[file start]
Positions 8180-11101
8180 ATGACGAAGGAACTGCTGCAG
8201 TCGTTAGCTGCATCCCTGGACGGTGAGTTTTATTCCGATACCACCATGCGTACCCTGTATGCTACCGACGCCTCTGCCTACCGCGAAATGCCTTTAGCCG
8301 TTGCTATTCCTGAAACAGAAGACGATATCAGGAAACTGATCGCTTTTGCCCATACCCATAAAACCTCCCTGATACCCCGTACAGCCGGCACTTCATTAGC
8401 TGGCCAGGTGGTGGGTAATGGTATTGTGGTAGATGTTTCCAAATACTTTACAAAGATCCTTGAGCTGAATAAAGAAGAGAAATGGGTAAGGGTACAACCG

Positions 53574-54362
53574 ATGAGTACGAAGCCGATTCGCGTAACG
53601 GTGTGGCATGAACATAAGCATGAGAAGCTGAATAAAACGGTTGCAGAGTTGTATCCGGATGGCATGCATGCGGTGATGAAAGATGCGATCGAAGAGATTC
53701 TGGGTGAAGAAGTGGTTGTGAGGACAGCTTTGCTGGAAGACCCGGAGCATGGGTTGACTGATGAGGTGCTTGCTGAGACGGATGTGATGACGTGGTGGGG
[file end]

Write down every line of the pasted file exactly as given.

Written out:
Positions 8180-11101
8180 ATGACGAAGGAACTGCTGCAG
8201 TCGTTAGCTGCATCCCTGGACGGTGAGTTTTATTCCGATACCACCATGCGTACCCTGTATGCTACCGACGCCTCTGCCTACCGCGAAATGCCTTTAGCCG
8301 TTGCTATTCCTGAAACAGAAGACGATATCAGGAAACTGATCGCTTTTGCCCATACCCATAAAACCTCCCTGATACCCCGTACAGCCGGCACTTCATTAGC
8401 TGGCCAGGTGGTGGGTAATGGTATTGTGGTAGATGTTTCCAAATACTTTACAAAGATCCTTGAGCTGAATAAAGAAGAGAAATGGGTAAGGGTACAACCG

Positions 53574-54362
53574 ATGAGTACGAAGCCGATTCGCGTAACG
53601 GTGTGGCATGAACATAAGCATGAGAAGCTGAATAAAACGGTTGCAGAGTTGTATCCGGATGGCATGCATGCGGTGATGAAAGATGCGATCGAAGAGATTC
53701 TGGGTGAAGAAGTGGTTGTGAGGACAGCTTTGCTGGAAGACCCGGAGCATGGGTTGACTGATGAGGTGCTTGCTGAGACGGATGTGATGACGTGGTGGGG